This rule covers the design, construction and maintenance of steering systems in motor vehicles.
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This amendment Rule will make changes to Land Transport Rule: Steering Systems 2001. This Rule sets out safety requirements and standards covering the design, construction and maintenance of steering systems in motor vehicles.
The amendment Rule (and all its provisions) will come into force on 1 April 2010. Until that date the existing requirements in the Land Transport Rule: Steering Systems 2001 will continue to apply, and the current provisions for the importation of Left-Hand Drive vehicles will remain in effect.
The purpose of the amendment is to revise the current requirements relating to the certification and use on the road of left-hand drive (LHD) vehicles that are imported into New Zealand.
The amendment Rule aims to provide for a more efficient and effective LHD regime that is:
Vehicles in New Zealand are driven on the left-hand-side of the road. Regulation 70 of the Traffic Regulations 1976 requires that the steering column of a vehicle must be on the right-hand side of the vehicle. This regulation will shortly be revoked and it is intended that the right-hand drive steering requirement be maintained by including a restriction on certification of LHD vehicles in the Rule.
Although right-hand drive (RHD) vehicles are the norm, some LHD vehicles are exempted from this requirement and are allowed to be operated in New Zealand without having to be converted to RHD.
The Rule will allow all LHD vehicles that are currently registered in New Zealand to continue to be registered after 1 April 2010, so as not to disadvantage any current owners of such vehicles.
In addition, the Rule will provide a number of categories of LHD vehicles that will be allowed to be certified and operated in New Zealand. These categories are similar to the exemptions that are allowed under the current regime but have been revised to provide a more efficient and effective regime.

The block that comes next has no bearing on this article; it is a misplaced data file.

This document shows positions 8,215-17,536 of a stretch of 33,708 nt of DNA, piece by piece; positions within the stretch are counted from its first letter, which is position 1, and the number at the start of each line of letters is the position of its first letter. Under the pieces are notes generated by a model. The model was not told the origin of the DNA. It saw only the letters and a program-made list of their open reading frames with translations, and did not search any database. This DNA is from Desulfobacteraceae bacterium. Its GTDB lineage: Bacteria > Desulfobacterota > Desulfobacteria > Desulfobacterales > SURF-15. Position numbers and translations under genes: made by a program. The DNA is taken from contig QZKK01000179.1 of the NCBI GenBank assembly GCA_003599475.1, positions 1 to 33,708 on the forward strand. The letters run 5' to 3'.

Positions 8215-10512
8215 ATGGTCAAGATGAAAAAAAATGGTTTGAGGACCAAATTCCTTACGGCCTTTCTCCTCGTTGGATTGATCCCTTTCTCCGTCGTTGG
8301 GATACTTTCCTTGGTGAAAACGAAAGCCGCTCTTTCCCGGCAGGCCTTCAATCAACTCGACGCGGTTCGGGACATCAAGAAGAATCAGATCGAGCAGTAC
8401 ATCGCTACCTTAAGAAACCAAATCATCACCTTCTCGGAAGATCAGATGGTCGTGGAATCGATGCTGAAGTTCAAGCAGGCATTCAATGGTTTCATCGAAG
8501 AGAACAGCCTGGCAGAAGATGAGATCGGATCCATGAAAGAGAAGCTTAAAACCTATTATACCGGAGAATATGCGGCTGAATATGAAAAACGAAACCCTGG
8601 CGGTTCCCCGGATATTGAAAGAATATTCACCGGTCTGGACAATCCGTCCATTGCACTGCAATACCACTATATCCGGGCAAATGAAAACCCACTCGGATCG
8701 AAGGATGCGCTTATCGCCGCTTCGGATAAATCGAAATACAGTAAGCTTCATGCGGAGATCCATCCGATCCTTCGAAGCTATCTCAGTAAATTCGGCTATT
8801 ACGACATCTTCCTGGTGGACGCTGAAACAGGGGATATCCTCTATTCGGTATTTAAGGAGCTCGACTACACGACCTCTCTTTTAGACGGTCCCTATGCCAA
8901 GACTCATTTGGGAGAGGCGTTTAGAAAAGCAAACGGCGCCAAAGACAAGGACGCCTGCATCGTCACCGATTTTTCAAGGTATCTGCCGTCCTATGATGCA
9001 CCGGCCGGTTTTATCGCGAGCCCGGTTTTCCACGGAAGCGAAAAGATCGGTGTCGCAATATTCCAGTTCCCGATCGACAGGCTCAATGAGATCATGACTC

Until now, LHD vehicles have been allowed to be registered for use on New Zealand roads if they fall into one of the following categories:
Left-hand-drive vehicle enthusiasts suggested that the previous regime was unfair and prevented a variety of classic and collectable vehicles from being imported into New Zealand, largely due to onerous overseas ownership requirements.
Operating a LHD vehicle in a country where traffic drives on the left-hand side of the road is inherently less safe than operating a RHD vehicle. For this reason, there have always been restrictions around the importation of LHD vehicles. What this amendment will do is help ensure that the system around the importation of these vehicles is much better aligned with the needs of LHD vehicle enthusiasts while still retaining an acceptable level of safety.
The main risk to safety from operating a LHD vehicle in a RHD environment arises from the driver being seated near the side of the road, rather than the centre of the road. This limits the driver's view of other traffic on the road, particularly oncoming vehicles and those positioned to the right of the vehicle. Although this risk is lower in urban areas and divided highways, it's particularly high when overtaking.
In New Zealand, the numbers of LHD vehicles are currently very small in comparison to the size of the fleet and there is no evidence that LHD vehicles are over-represented in New Zealand crash statistics.
Currently, the registration of a light LHD vehicle is subject to the importer:
These requirements were originally intended to provide for ‘baggage vehicles’ (the term applied colloquially to vehicles brought into New Zealand by immigrants or returning New Zealand citizens). Because this is the only legal method of registering a modern LHD vehicle in New Zealand, it has been criticised for being inappropriate for importing modern collectable or special interest vehicles. The requirement to own and operate a vehicle overseas for at least 90 days prior to importation has been criticised as being impractical for New Zealand-based importers.